QUALCOMM Pumps $266M into CDMA Supporter

It’s been said we are in a deep drought in terms of investment dollars for anyone, but nobody told San Diego, Calif.’s QUALCOMM Inc.
that. The next-generation wireless purveyor Wednesday vowed to dole out $266 million of equity financing to Vesper, a Brazilian CDMA
wireless service provider.

Incidentally, QUALCOMM’s pledge comes at the same time VeloCom Inc., a privately-held Denver, Colo. business, infused $80 million
into Vesper as part of a re-capitalization of Vesper’s balance sheet. More broadly, Vesper is in the midst of a total restructuring.

QUALCOMM, which will become Vesper’s largest shareholder, will position its financing for Vesper through the creation of a holding
company. This holding company will be capitalized with 65 percent equity and 35 percent debt on a consolidated basis. Of the debt,
$100 million will be held at the operating company level, with another $100 million held at the holding company. Remaining operating
company and holding company debt has been extended through 2005, providing the holding company and Vesper with significant
operational flexibility to support Vesper’s growing business.

When Vesper completes its overhaul, it hopes to bring Vesper Portable to the market, which, when matched with value-based pricing,
could pave the way for a new competitive carrier model in Brazil. Further details on this offering are not yet available.

Vesper’s new management team is led by Luiz Kaufmann, chief executive officer. Kaufmann also led the restructuring of Aracruz, the
Brazilian pulp manufacturer.

In a public statement, Kaufmann talked of the need to pair Vesper’s new product portfolio with new services to cut costs and gain
market share.

“These factors, combined with our flexibility to quickly and inexpensively upgrade our network to CDMA2000 1X next year and CDMA2000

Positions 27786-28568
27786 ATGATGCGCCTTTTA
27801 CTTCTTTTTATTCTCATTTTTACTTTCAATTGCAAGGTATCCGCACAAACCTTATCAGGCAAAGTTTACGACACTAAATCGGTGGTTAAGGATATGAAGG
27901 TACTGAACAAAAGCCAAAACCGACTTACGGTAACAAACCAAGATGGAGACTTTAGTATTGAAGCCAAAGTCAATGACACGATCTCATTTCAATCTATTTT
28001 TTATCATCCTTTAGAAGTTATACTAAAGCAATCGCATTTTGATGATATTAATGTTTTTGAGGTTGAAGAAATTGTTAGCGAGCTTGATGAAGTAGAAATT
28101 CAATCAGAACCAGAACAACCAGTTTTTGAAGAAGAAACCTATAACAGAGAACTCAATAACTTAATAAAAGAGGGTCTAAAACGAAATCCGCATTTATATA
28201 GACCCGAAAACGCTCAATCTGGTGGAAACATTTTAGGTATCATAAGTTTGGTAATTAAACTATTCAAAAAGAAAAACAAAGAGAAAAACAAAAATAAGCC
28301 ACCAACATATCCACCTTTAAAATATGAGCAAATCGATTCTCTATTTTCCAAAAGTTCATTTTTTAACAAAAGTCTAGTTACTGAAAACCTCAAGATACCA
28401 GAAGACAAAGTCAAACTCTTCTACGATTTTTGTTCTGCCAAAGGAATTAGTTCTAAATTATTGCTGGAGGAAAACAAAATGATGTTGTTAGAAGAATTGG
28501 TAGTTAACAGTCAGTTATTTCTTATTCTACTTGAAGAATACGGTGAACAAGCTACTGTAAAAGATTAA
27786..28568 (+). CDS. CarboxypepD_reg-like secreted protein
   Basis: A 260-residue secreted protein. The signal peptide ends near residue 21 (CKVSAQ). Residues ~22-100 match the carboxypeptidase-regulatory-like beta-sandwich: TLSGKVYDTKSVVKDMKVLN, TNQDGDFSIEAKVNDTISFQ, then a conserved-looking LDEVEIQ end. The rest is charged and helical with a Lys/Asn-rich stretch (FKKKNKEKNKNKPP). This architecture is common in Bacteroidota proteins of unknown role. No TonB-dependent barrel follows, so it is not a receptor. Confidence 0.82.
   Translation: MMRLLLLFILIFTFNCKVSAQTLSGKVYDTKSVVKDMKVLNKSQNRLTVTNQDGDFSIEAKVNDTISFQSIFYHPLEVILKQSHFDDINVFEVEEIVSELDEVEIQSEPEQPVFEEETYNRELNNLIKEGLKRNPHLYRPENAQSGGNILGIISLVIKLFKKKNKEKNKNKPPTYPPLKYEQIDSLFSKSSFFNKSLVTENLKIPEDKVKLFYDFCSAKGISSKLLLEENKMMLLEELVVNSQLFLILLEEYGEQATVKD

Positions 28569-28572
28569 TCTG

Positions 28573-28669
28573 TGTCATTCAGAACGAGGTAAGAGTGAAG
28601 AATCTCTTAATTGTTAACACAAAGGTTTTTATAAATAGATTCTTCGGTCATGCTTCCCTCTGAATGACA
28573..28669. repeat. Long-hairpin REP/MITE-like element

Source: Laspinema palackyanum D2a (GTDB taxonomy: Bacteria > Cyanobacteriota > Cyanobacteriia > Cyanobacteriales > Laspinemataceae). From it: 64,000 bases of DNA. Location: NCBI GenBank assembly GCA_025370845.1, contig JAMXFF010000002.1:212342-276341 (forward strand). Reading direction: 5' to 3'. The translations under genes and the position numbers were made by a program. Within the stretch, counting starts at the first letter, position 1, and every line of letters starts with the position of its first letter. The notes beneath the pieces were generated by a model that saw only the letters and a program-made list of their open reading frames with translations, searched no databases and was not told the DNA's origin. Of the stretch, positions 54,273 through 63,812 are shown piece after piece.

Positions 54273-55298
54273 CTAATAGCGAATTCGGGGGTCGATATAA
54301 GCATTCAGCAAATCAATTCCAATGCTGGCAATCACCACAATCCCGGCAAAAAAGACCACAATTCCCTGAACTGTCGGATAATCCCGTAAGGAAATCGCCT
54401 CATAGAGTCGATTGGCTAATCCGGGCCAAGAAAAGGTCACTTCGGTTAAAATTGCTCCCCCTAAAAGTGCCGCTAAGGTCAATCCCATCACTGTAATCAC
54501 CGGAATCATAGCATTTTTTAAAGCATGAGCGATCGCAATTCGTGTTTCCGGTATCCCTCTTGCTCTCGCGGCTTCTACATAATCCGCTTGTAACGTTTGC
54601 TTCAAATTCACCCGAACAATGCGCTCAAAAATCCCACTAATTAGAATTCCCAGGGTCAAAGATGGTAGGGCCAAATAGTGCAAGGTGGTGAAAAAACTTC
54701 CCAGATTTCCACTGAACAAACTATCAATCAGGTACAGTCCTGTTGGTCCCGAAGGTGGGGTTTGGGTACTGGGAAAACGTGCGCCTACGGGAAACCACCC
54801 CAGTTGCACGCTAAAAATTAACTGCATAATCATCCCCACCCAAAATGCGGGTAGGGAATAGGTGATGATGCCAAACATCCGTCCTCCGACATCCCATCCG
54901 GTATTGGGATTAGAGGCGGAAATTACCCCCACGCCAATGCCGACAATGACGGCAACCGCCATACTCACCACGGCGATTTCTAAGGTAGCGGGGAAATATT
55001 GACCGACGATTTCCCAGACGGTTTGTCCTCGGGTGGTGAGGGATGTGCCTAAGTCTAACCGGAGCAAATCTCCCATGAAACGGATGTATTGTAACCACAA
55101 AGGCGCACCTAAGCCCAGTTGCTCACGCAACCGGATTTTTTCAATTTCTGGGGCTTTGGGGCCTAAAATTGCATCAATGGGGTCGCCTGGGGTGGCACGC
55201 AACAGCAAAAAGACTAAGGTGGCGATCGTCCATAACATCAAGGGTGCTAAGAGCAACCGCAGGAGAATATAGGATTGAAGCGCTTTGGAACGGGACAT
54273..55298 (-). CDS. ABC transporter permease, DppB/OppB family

1xEV-DO in 2003, give us a new range of voice and data products that will be unparalleled in the Brazilian market.”

Dr. Irwin Mark Jacobs, chairman and CEO of QUALCOMM, said part of Vesper’s attractiveness is that it boasts about 120 million
points-of-presence, which span 70 percent of Brazil.

“After this investment, Vesper’s enterprise value will be less than $5 per pop for the 1900 MHz spectrum and a fully installed CDMA
network capable of supporting more than two million subscribers,” Jacobs said in a public statement. “These economics give us
confidence that Vesper is well positioned to take advantage of the convergence of wireless voice and data services.”

QUALCOMM is a proprietor of CDMA-based solutions, which are the basis for cell phone networks in the U.S. while GSM is the route much of Europe has taken.

QUALCOMM and carriers such as the Vespers, Sprint and Cingular are all gearing up for 2.5G and 3G rollouts. Indeed, Yankee Group said it believes global capital expenditure (capex) for wireless mobile network infrastructure will increase from $99.4 billion in 2001 to a maximum of $120.2 billion in 2004.

“There has been a great deal of speculation surrounding the cost of 2.5G and 3G network implementations. It is evident that it is going to be expensive, particularly for operators that are transitioning between generic technologies,” said Phil Marshall, an analyst at the Yankee Group. “However, with the imminent obsolescence of 2G technologies and the promise of next-generation services, operators cannot avoid these costs without
the risk of losing market share.”

Marshall concluded that expenditure cannot come soon enough for the infrastructure vendors that are relying on the 2.5G and 3G technologies that they have aggressively promoted.

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